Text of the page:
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At some point in the hiring process, talk to turns to pay. The applicant’s income can influence salary decisions. But what if the previous employer won’t tell you? How would you know the applicant hasn’t given you inflated figures?
Many employers are using a new tactic to keep applicants honest about previous wages: asking them to provide their most recent W-2 tax form.
In some areas, it’s become standard practice. It’s another edge employers have in the tight job market.
But is it legal?
Yes — but it can land you in a heap of trouble if you don’t follow strict rules governing how much information an employer can seek — and what could happen if sensitive information falls into the wrong hands.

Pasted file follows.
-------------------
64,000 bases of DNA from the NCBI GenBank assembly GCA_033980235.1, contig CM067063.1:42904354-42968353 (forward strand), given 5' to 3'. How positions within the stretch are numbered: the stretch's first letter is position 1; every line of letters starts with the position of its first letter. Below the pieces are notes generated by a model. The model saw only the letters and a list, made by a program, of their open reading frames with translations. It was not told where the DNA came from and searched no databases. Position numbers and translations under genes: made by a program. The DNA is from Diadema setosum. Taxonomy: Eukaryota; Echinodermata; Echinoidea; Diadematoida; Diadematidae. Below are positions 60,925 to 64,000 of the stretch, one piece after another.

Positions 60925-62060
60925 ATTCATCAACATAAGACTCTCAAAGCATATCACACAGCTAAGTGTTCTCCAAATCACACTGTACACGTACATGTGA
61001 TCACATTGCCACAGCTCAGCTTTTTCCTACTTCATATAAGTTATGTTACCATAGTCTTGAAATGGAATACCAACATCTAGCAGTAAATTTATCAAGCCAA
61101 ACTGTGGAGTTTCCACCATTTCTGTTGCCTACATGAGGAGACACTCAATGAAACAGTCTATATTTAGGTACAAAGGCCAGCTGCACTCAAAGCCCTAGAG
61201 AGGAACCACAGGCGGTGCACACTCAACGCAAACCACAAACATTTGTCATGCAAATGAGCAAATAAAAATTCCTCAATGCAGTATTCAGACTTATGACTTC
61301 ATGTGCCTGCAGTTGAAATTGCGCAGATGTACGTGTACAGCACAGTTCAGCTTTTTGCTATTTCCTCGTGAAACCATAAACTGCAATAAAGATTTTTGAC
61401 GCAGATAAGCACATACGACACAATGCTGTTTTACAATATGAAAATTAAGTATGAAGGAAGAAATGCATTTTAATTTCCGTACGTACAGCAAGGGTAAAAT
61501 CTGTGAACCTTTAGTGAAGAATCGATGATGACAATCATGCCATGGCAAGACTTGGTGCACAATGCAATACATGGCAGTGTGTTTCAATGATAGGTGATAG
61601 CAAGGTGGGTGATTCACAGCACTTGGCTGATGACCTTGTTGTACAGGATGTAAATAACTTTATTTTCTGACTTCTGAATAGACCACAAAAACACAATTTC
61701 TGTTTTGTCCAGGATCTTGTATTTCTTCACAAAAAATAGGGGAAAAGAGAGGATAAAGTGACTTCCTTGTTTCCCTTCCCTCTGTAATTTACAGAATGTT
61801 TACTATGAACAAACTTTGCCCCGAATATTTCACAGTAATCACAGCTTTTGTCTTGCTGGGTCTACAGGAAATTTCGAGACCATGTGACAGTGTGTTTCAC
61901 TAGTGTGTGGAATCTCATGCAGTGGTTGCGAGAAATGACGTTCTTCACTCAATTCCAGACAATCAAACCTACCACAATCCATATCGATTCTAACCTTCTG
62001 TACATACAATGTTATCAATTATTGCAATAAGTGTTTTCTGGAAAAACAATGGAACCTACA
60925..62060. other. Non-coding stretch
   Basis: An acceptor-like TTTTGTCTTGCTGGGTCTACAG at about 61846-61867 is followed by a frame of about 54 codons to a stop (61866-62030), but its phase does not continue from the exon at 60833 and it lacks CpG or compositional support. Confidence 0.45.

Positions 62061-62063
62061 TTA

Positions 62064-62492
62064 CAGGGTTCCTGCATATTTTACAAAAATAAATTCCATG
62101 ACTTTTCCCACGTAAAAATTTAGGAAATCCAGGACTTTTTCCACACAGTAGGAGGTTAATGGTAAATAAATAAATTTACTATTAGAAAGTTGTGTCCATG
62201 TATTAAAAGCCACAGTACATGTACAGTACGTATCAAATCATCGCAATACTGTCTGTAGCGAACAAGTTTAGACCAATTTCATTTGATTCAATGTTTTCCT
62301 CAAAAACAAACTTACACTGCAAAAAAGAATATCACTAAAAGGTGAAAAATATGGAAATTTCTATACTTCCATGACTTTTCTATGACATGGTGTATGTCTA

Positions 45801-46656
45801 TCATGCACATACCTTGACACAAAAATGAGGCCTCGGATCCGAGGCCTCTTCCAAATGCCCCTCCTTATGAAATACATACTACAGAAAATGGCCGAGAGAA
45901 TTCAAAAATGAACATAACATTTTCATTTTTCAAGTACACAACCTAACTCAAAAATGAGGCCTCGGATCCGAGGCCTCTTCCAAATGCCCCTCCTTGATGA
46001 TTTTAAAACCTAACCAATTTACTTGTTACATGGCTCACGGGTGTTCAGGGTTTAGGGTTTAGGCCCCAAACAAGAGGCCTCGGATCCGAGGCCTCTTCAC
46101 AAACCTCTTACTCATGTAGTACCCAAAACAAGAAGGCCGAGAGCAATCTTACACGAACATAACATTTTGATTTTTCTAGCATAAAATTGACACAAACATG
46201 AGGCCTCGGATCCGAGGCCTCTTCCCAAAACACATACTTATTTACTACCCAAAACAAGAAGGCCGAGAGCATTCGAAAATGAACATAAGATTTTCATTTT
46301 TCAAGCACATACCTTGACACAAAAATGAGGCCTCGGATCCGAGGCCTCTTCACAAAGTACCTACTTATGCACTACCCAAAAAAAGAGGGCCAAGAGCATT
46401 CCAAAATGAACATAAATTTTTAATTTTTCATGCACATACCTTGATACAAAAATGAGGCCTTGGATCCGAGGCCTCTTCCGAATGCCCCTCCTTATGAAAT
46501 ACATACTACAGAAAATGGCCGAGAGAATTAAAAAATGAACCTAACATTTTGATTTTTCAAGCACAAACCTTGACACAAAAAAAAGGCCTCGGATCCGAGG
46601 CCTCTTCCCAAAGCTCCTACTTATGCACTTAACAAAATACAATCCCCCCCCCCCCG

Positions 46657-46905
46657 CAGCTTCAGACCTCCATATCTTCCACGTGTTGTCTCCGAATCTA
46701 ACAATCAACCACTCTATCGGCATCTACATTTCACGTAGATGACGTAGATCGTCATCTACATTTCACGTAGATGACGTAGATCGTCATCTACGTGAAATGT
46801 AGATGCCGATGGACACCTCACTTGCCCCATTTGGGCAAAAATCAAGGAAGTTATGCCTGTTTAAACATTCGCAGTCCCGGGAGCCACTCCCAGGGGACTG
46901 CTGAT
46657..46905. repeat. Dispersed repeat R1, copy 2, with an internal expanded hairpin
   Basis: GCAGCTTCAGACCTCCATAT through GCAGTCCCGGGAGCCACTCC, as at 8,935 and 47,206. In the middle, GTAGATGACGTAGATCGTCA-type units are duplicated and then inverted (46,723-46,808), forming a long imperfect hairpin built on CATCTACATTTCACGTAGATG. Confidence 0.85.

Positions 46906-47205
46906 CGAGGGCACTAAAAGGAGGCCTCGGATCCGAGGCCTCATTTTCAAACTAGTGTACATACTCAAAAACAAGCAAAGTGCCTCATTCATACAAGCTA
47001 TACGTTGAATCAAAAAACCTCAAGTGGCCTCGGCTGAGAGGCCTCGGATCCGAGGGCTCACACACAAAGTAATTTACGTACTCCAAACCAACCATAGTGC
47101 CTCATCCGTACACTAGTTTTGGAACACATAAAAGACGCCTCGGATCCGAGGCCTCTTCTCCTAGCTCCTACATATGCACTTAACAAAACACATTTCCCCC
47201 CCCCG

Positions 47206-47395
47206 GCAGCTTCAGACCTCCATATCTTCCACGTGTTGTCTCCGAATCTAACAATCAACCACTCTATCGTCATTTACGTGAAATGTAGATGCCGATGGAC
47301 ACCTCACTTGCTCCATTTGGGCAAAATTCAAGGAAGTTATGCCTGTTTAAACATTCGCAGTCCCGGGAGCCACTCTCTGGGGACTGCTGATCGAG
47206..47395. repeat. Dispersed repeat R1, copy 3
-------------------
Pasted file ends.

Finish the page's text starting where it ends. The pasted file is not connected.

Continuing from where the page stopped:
For instance, it’s wise to ask job applicants to conceal their Social Security number when they give you their W-2 or tax return.
Asking for salary information verification is more common in financial services jobs or certain sales positions. Getting the information from the applicant also can come in handy if the previous employer is no longer in business.
A cottage industry has sprung up (if there’s a need …). There’s a service called IncomeCheck that’s sold by The Work Number, an off-shoot of Equifax. The service pulls the applicant’s tax data, including relevant forms. The applicant must sign a permission form.
While the practice of asking for this information isn’t illegal, employers can quickly find themselves in hot water if they’ve targeted only protected classes (based on gender, race, religion, etc.). It could become grounds for a discrimination claim.